Tuberculosis is Alaska's number one disease

During the first half of the twentieth century, tuberculosis was the most damaging disease in Alaska, killing and crippling many people. Tuberculosis (TB) was a communicable disease that most often affected a person's lungs or bones. It is uncertain when tuberculosis first appeared in Alaska, but it was well established by the end of the eighteenth century. The incidence of tuberculosis in Alaska during the 1900s was many times greater than in the rest of the United States. In Southeast Alaska, the death rate from tuberculosis in 1932 was 1,302 per 100,000. The rate among non-Natives in the U.S. was 56 per 100,000. A survey in the 1940s showed that three-quarters of the children in the Yukon-Kuskokwim delta had tuberculosis.

Before effective drugs became available; persons with active cases were isolated in hospitals or sanatoriums to prevent spreading the disease. Alaska's first sanatorium was at Skagway. By the mid-1940s, some 4,000 active cases had been identified in the territory, but only 70 hospital beds were available.

Chemotherapy with new drugs finally proved successful in fighting tuberculosis. The territorial government launched a major effort to combat tuberculosis and promote better health in 1946. Governor Ernest Gruening appointed Dr. C. Earl Albrecht as the first full-time territorial commissioner of health. A program to train village chemotherapy aides began. Mobile health units operated on the highways and the Alaska Railroad. Two ships, the Hygiene and the Health, traveled to communities on the Aleutian Islands and west coast of Alaska to bring health care to the coastal villages. The Yukon Health traveled up and down the Yukon River. Children nick-named these vessels "shot ships" because the stops meant vaccinations against smallpox, measles, and other diseases.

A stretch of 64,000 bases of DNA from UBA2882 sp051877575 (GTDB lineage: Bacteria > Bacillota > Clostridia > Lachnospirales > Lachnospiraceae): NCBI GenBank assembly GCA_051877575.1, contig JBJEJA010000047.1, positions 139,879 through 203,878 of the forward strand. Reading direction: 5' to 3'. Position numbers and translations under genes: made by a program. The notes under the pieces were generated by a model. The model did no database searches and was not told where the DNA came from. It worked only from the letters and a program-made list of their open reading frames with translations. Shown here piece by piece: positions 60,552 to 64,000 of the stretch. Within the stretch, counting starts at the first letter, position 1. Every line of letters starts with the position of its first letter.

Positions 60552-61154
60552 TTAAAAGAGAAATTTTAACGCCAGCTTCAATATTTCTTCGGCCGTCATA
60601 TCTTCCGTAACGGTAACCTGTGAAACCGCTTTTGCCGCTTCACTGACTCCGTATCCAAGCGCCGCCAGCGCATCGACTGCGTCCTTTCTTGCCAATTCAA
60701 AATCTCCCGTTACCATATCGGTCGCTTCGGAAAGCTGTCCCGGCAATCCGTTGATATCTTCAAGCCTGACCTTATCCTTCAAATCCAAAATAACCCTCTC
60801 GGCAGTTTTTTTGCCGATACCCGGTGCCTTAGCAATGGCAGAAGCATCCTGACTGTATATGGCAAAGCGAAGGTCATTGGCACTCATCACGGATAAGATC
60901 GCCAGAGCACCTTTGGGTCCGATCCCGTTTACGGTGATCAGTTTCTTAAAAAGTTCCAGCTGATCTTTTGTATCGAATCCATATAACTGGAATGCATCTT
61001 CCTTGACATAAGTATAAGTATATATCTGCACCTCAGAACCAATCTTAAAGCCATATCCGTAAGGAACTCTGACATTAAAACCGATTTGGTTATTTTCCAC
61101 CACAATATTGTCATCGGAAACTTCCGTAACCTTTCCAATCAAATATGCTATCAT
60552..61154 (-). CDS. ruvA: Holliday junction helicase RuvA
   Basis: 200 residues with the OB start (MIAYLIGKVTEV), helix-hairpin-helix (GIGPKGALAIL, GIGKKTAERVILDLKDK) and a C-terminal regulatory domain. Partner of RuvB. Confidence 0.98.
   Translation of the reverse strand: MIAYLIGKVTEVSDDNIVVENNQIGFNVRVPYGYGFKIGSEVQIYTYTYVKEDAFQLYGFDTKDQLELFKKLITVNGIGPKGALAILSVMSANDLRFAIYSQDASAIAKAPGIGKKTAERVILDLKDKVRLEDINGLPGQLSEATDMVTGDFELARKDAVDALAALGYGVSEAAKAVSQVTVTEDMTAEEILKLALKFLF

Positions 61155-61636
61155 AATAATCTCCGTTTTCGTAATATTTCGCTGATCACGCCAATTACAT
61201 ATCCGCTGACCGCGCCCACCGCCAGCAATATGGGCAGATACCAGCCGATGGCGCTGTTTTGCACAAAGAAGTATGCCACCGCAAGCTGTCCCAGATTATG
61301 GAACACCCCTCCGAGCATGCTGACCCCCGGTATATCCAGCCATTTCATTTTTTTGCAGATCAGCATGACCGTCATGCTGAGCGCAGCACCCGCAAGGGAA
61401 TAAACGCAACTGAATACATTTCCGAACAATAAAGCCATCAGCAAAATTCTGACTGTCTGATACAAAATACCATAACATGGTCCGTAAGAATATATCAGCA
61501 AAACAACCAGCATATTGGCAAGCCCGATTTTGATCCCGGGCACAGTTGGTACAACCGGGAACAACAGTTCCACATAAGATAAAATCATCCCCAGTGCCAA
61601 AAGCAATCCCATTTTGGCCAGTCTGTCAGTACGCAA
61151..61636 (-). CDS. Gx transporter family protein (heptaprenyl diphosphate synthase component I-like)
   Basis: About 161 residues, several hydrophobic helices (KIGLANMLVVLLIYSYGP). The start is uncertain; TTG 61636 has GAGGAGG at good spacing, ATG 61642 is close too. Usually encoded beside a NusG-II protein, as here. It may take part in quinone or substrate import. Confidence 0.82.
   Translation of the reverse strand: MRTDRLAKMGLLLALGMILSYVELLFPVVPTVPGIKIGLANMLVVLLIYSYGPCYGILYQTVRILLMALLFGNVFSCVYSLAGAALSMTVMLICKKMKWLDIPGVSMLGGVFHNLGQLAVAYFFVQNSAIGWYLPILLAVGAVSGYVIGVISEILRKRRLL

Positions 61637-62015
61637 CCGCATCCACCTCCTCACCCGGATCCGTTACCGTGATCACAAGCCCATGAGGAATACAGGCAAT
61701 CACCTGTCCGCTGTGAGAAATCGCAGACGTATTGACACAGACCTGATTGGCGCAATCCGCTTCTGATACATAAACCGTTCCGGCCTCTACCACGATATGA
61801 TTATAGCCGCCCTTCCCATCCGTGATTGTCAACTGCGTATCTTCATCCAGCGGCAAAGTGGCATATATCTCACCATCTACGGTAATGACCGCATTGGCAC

The territory opened a 150-bed sanatorium at Seward in 1946. The next year a U.S. Navy facility at Mt. Edgecumbe near Sitka was renovated. This 200-bed sanatorium was for children with bone tuberculosis. Others went to Seattle for treatment. In 1953, the 400-bed Alaska Native Hospital in Anchorage opened as a center for treatment of tuberculosis. For many, going to one of these treatment centers was their first long stay away from their villages. Many found that being away from family, friends, and familiar surroundings was difficult.

The fight against tuberculosis in Alaska continued into the early 1970s. The death rate from tuberculosis for Alaska Natives had declined from 653 per 100,000 in 1950 to the vanishing point.

The U.S. Public Health Service takes over

In 1955, responsibility for health services for Alaska Natives transferred from the Bureau of Indian Affairs' Alaska Native Service to the U.S. Public Health Service. Nurses traveled to villages giving immunizations, teaching residents about good health, and providing medical assistance. The old Juneau hospital closed in 1958. New hospitals were built in Kotzebue in 1961 and Barrow in 1965. Hospitals at Bethel, Kanakanek, and Anchorage were renovated during the 1960s. A community health aide program was funded in 1968. Individuals selected by the community members received training, usually at the Alaska Native Medical Center at Anchorage. Back in the villages, aides administered shots and, when emergencies arose, contacted doctors at regional hospitals. At the same time, doctors and dentists began to make regular field trips. A regular radio medical network was developed.

In the 1980s, Alaska's great distances continued to challenge those providing medical care. In addition, health care remained expensive. Travel was costly, and often unpredictable due to weather. Salaries were high. Supplying villages with necessary medical supplies and adequate equipment was expensive, but improved health and brought care close to home.



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CHAPTER 4-20: EDUCATIONUNIT 4: SUGGESTED READINGS